Ahier: Google Glass could be a powerful tool for disruptive innovation in healthcare
March 10, 2014.
“There’s lots of interest in Glass use by surgeons, EMTs, and nurses, for hands-free and real-time access to critical information. It’s justified. But there’s also been negative speculation about threats to patient privacy. What will patients think when they see their physician wearing Glass. In my opinion, it will become just another tool they associate with healthcare workers (less obtrusive than the head mirror that used to be a symbol of the medical profession). The bigger question should be, what will physicians and others think when they see a patient wearing Glass?”
I decided it was finally time to take the plunge and become a Glass Explorer and got my Google Glass just in time for the annual HIMSS conference to end. For those who have not yet seen Google Glass or don’t understand how they work, it is basically a computer strapped to your head in the form of a pair of glasses. It has a heads up display, voice activation and growing number of apps. Check out the Google Glass homepage to learn more. When you think about having all of the technology of a smartphone, and then some, incorporated into a pair of glasses it boggles the mind as to the various use cases for healthcare. I want to outline just a few and then think about what other innovative possibilities this type of technology could bring to the industry.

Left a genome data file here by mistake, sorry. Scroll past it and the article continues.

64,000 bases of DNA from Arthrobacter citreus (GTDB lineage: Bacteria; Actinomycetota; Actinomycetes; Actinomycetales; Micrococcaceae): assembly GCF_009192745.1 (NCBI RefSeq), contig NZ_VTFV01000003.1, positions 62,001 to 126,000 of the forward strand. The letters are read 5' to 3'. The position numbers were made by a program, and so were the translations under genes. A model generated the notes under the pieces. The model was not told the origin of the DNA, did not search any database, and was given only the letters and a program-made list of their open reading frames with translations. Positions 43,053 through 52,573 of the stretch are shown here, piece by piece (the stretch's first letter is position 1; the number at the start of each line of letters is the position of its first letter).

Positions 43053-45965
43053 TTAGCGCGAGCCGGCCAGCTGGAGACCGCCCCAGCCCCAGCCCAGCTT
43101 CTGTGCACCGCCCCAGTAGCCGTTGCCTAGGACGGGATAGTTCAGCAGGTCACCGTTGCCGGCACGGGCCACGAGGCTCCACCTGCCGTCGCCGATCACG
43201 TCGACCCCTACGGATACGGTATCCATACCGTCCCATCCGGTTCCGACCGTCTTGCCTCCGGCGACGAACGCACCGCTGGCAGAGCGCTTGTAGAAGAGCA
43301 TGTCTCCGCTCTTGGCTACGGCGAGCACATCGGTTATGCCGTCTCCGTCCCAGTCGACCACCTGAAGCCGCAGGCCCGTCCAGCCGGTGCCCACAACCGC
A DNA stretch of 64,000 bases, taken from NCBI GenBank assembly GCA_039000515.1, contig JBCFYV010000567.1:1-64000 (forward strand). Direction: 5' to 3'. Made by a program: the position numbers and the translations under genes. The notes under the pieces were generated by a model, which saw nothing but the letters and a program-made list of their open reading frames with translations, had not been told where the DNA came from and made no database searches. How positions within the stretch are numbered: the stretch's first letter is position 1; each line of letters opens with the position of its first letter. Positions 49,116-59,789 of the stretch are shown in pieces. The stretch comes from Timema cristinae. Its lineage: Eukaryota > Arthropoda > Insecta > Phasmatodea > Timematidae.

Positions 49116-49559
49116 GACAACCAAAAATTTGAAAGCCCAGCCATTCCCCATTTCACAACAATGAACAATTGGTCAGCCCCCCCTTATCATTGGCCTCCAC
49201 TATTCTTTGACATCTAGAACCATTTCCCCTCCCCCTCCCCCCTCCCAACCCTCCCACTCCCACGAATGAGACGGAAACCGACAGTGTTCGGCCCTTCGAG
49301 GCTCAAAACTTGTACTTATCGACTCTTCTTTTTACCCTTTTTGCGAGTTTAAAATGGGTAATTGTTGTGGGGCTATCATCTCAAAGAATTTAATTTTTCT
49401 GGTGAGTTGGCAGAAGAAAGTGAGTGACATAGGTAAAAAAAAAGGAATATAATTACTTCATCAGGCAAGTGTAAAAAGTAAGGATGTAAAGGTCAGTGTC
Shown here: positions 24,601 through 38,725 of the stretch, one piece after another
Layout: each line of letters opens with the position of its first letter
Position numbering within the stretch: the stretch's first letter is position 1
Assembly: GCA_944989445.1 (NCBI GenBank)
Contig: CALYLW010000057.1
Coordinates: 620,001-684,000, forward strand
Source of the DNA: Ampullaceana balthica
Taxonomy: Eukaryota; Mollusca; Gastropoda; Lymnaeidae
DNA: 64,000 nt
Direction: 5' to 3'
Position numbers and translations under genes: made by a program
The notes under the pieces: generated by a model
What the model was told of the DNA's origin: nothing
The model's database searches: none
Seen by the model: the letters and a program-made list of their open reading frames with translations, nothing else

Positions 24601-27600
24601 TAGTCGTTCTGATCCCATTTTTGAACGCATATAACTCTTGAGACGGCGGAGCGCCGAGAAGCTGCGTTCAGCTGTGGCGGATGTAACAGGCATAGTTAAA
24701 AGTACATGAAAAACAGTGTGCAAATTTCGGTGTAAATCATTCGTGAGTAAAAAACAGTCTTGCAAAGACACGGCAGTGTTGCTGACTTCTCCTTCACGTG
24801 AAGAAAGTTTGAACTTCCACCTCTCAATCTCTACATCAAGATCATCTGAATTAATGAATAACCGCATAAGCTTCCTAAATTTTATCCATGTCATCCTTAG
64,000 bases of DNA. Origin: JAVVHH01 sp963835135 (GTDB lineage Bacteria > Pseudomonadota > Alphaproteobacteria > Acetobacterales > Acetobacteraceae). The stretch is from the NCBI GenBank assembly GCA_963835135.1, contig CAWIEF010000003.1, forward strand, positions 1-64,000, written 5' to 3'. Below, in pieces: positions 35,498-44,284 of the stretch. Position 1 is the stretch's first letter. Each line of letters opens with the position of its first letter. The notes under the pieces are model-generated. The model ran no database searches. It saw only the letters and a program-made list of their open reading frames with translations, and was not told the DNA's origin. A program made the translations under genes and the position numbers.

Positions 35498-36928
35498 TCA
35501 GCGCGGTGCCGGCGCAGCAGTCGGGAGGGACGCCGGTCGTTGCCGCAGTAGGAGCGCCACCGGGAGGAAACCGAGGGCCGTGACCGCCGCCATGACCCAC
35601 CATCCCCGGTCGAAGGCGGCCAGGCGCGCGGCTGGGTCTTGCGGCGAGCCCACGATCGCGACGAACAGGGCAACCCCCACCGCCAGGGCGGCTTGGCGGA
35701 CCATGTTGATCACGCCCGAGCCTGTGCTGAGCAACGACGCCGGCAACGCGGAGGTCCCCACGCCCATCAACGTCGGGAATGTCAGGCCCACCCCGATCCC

Last year Dr. Rafael Grossman, a surgeon and one of the Google Explorers based in Maine, used Google Glass during a Percutaneous Endoscopic Gastrostomy procedure. He was careful to not stream any sensitive data out via Google Glass and wrote about the experience on his blog. He said, “Obviously, the one of the main concerns regarding the use of Google Glass during surgery, with live streaming of data, would be to take every measure and to ensure the privacy of the patient’s health information.” Using Glass in healthcare certainly faces some serious privacy and security considerations. But this technology also seems to be very well suited to solving some vexing industry problems such as emergency medicine, some surgery applications, and telemedicine to name a f.
Hospital spokeswoman Ellen Slingsby says the emergency room sees about 100 patients a month with skin afflictions who require a dermatological consult. That should be a sufficient pool of prospective volunteers, Porter says, to adequately test Glass in the next six months. The team proposed the research to the hospital and later received funding for the project and so far the results are encouraging. They are using a solution from start-up technology company Pristine which created a Google Glass application that protects patients and meets federal laws for privacy so that no images or videos can be saved to the device.
RI Hospital begins using Google Glass technology